Patent application title: GLASS PANEL FOR A SPACE AIRCRAFT
Yohann Coraboeuf (Merignac, FR)
IPC8 Class: AB64C114FI
Class name: Aircraft structure details windows
Publication date: 2016-02-04
Patent application number: 20160031544
The invention relates to a glass panel for an aircraft suitable for a
suborbital flight and an aeronautical flight, including an outer panel
made of polycarbonate or aluminosilicate for temperature resistance, a
main panel for pressure resistance, sized according to standard aeroplane
safety factors, and an inner panel, providing redundancy for the main
panel, sized with a minimum pressure margin, the outer, main and internal
redundancy panels being separated from one another by spaces. The
invention also relates to an aircraft including windscreen elements and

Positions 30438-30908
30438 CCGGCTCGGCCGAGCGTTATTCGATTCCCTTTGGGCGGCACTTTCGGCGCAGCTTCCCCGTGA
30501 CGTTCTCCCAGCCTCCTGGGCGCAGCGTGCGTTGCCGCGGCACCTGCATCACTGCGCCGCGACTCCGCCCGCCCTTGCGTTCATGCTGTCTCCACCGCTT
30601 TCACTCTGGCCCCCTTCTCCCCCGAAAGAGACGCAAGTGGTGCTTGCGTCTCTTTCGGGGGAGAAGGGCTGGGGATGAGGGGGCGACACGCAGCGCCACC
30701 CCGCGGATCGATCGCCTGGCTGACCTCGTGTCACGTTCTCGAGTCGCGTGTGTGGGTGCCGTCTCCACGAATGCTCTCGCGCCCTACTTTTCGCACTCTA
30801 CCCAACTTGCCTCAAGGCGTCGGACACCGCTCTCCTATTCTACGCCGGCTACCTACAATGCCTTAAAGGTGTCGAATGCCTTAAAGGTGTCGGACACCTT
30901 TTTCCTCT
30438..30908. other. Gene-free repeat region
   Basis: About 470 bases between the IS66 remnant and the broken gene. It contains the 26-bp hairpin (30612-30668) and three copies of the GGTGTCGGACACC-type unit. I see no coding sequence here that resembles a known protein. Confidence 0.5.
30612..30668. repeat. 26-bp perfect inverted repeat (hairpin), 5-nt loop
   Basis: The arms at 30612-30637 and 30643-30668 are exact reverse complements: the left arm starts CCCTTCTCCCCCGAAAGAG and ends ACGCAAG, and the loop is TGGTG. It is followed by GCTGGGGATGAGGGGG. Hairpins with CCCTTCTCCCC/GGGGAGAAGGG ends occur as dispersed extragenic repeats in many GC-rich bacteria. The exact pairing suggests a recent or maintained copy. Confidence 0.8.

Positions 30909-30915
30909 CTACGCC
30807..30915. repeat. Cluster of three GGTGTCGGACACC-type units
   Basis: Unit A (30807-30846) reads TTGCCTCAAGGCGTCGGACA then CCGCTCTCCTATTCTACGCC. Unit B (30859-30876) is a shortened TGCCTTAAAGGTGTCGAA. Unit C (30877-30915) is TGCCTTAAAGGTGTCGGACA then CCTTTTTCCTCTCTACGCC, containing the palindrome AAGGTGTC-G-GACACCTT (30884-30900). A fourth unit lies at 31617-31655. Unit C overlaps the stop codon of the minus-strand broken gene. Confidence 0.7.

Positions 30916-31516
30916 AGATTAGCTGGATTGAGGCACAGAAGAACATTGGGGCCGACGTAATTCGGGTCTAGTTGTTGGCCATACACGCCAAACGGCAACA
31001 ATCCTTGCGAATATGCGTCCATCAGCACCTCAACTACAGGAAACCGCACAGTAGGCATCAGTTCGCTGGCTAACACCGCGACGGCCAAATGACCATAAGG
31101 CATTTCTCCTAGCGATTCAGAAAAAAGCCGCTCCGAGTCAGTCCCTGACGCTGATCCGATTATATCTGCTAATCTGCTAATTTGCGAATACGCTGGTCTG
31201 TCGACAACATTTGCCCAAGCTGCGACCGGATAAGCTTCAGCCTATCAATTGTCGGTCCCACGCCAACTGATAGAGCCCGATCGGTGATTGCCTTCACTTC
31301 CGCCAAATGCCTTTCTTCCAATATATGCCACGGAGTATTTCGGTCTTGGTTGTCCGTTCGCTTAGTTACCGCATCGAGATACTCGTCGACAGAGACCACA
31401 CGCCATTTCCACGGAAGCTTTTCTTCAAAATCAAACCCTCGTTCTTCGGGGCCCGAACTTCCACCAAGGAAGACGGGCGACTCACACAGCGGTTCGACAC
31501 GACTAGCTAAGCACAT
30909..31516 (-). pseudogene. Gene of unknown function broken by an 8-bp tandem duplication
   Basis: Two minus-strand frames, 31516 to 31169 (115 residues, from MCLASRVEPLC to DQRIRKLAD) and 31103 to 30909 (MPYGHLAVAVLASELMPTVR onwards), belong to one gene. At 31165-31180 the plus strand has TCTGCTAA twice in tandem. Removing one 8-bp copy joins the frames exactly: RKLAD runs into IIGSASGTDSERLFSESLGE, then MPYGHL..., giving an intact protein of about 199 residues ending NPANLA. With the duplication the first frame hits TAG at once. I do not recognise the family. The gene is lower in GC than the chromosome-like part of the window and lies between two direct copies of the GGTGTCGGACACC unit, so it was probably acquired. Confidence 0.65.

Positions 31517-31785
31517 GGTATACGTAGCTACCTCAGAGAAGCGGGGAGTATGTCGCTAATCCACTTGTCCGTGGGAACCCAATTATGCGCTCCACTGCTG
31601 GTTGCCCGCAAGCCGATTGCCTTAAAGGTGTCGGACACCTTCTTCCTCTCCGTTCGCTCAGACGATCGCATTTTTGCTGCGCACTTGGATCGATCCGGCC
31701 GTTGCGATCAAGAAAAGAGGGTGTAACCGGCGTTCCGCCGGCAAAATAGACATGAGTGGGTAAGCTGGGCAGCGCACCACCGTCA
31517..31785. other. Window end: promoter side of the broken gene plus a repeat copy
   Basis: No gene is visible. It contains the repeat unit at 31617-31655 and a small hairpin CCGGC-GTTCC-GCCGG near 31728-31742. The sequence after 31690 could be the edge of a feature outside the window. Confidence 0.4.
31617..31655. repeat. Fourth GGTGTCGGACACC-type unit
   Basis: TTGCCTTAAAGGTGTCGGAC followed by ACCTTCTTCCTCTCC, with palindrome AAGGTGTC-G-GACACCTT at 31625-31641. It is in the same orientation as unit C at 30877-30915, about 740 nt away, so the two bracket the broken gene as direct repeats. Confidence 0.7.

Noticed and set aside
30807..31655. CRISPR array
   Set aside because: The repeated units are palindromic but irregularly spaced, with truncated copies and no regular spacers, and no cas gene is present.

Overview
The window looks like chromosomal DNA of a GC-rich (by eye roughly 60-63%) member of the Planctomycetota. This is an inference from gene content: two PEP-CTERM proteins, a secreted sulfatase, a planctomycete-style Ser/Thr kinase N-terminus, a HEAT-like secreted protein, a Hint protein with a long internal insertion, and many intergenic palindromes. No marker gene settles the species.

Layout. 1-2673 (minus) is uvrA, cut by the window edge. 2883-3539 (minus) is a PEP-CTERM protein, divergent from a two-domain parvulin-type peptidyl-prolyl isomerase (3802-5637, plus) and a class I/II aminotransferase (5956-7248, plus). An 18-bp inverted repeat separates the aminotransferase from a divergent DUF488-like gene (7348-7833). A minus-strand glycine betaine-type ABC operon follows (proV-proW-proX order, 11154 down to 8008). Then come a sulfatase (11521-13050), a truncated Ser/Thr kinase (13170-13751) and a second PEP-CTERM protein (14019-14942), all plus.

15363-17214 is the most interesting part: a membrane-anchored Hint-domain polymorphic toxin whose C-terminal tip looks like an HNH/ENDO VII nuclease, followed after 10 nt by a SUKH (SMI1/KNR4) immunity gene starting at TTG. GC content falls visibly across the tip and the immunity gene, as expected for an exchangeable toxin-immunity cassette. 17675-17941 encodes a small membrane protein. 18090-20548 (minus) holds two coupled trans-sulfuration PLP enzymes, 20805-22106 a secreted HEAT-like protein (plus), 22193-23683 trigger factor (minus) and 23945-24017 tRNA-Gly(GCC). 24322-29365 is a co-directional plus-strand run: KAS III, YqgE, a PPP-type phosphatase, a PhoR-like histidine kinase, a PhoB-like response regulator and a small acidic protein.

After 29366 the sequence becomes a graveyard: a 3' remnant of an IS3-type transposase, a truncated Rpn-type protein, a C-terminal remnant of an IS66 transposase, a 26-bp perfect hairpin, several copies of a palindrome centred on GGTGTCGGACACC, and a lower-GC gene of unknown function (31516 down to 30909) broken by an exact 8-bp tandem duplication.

portholes made using the glass panel.
1. An aircraft glazing adapted to a suborbital flight and an aeronautical
flight, comprising an outer panel for temperature resistance, a main
panel for pressurization pressure resistance and an inner panel,
providing fail-safe protection for the main panel, for which the outer,
main and inner fail-safe panels are separated from each other by gaps
filled with gas or empty, for which the main and inner panels are
dimensioned as claimed in civil aviation certification standards.
2. The glazing as claimed in claim 1 wherein the gap between the main panel and the inner fail-safe panel contains dry air, or nitrogen.
3. The glazing as claimed in claim 1 wherein the gap between the main panel and the inner fail-safe panel is placed in a vacuum.
4. The glazing as claimed in claim 1 wherein the gap between the outer panel and the main panel is filled with a layer of separation air.